The wood cutter ran again, to the spot where he had left his children. But some part of him knew already they were gone. The sorceress was sworn to take from him all he loved, and so he could not expect any small mercy.

His grief that had before been boundless now folded in on itself, consuming all that he was inside. With his grief, the coffin maker made a resting place for his wife, mincing raw his hands on the jagged crystals gifted to him, for with her mangled heart, Juliet would no longer like a glass coffin. And he made a coffin for himself as well, as he doubted how long a man could continue on without his heart.

He buried her in her gemstone bed, satisfied that the earth itself had pledged to protect her. As night breached the horizon, the crystalline grave glowed with light that seemed dim in comparison to the beauty it housed. His eyes would never be able to comprehend the final sight of his love, and so he tore them from the sight.

The wood cutter set out to find his children. Juliet’s life with him may have been a stolen gift, but his children were subject to no such rule. He would have them back.

Now the children had inherited every bit of their father’s brilliance, and they had left him a trail from their lunch. He followed it with a savage intensity. Never had he been a man given to overt emotions, but in a short space of time he had become their slave. He was grief. He was pain. He was fear and anger and desperation. He was guilt.

When he found them, they cried, all three of them together, for the children knew instinctively the hard truth he had to tell them. They told him they had killed a sorceress, and he hoped they would take a sort of poetic justice from that, though theirs was not the same witch who had taken Juliet from them.

Again time passed in the forest, the children grew older and so did he. He was hardly half a man, but he could not bear to leave his children again, and death was no longer a friend of his, so he struggled on with a gaping wound in his chest.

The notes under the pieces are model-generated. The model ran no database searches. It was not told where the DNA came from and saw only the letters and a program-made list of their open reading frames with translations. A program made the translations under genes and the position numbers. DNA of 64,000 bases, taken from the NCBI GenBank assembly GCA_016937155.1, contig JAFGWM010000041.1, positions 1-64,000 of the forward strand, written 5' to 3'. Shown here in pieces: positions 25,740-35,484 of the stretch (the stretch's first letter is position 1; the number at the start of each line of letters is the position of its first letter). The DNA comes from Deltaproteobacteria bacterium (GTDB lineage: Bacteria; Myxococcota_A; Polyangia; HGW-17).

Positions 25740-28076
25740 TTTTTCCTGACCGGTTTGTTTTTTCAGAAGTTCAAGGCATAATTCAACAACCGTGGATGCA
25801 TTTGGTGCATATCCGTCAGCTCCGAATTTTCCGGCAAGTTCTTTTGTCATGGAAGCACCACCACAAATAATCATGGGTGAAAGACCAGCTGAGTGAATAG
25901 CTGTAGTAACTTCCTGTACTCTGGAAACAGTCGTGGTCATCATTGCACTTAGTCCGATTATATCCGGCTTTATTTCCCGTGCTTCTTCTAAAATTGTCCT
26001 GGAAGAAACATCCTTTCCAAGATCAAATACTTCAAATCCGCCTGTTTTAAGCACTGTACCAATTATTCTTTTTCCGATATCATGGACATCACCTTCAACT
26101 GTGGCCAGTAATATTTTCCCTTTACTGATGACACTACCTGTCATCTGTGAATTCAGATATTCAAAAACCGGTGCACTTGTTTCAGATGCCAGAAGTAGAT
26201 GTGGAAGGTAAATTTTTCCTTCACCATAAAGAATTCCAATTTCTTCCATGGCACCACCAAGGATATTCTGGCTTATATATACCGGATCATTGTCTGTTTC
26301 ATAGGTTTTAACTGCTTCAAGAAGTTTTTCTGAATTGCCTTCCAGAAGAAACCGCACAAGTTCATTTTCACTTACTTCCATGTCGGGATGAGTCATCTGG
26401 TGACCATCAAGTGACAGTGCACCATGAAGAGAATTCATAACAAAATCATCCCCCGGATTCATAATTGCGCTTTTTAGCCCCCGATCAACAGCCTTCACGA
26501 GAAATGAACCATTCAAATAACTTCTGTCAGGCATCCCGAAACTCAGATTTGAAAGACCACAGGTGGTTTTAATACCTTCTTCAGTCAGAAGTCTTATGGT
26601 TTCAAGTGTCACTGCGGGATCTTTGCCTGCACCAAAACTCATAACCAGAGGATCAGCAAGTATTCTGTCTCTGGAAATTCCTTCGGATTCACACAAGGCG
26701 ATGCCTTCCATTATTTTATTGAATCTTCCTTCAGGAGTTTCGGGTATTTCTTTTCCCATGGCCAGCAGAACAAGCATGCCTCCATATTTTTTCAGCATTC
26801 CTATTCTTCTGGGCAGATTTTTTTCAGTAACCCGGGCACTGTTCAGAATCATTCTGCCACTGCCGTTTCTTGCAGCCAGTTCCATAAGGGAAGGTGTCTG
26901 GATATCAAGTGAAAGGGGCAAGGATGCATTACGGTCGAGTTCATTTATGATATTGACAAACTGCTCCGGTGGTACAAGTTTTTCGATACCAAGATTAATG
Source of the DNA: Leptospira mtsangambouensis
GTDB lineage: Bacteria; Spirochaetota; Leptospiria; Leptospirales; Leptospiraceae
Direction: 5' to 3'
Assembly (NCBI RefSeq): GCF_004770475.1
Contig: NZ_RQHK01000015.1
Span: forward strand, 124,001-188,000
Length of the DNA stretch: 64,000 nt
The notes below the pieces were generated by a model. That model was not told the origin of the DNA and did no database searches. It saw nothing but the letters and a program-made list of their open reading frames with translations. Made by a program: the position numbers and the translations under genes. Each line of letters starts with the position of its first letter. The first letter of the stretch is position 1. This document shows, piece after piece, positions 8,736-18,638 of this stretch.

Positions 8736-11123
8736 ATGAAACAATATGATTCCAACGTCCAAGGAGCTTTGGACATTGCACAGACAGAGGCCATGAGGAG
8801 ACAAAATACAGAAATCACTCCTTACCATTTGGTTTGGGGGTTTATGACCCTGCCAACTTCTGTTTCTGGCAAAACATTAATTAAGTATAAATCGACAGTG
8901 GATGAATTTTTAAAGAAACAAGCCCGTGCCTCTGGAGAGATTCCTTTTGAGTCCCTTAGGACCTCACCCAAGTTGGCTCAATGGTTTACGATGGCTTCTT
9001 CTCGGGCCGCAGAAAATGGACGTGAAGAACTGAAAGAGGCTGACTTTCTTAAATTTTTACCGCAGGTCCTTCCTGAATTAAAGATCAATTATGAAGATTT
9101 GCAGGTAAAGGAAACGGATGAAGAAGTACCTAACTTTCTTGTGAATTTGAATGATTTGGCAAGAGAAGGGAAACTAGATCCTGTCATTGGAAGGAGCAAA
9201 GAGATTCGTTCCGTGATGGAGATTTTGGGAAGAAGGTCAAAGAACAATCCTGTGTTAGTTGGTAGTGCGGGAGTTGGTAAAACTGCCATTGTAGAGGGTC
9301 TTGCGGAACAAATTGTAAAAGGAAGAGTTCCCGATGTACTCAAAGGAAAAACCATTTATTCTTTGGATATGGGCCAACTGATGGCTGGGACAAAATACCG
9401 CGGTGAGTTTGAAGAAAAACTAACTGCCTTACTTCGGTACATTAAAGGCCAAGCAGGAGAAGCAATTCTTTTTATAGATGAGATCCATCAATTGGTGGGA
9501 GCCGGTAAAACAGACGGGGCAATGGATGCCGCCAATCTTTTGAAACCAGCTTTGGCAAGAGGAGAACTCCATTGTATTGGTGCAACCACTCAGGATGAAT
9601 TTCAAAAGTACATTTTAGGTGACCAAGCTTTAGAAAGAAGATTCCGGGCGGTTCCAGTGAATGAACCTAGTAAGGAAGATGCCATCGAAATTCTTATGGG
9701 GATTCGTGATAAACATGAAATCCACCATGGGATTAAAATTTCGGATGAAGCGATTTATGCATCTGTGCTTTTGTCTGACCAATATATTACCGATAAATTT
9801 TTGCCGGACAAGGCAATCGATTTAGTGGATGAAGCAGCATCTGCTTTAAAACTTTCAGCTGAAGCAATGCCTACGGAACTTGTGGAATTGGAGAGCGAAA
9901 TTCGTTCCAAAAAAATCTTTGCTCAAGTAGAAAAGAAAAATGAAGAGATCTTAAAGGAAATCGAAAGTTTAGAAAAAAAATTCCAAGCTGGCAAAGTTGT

He even added a new story to his legend when he saved a young maiden from a hungry wolf, though all that stuck in his mind was the crimson of her cape, stark red against the snowy wood. The tale hardly savored when he returned to a cottage where Juliet did not wait for him to share with. He ate dinner with his children who, though thoroughly impressed, could not stomach the gorier details. The wood cutter thought that death had given him an easy win anyway, but still he could not forgive his old companion.

With time, his children left him, both having an abnormal desire for adventure. His daughter went off to some enchanted palace in a distant and isolated land, and he rejoiced that she was free from sullying wars. His son hunted a knightly title with enough determination to earn it and spent his days slave to the love of a queen who he would never have.

Eventually, the wood cutter was hardly able to cut wood any longer, so frail had time wrought him, and so the fire in the hearth was mere embers more often than not. The nights were long and empty, and rarely did he have any cause to remember one day more than another.

His hands became stiff and painful, fingers aching with cold that seemed to seep from everywhere and cling to his very bone. There were many days in those emerald woods where he despaired of ever finding any semblance of peace.

In some moments, he even cursed his young and beautiful wife for leaving behind such an emptiness in his chest, for giving him a glimpse at joy and then taking it so suddenly. But immediately after those moments, he would be given over to ugly sobs of torment and guilt and his shudders would rock him to sleep.


Post a Comment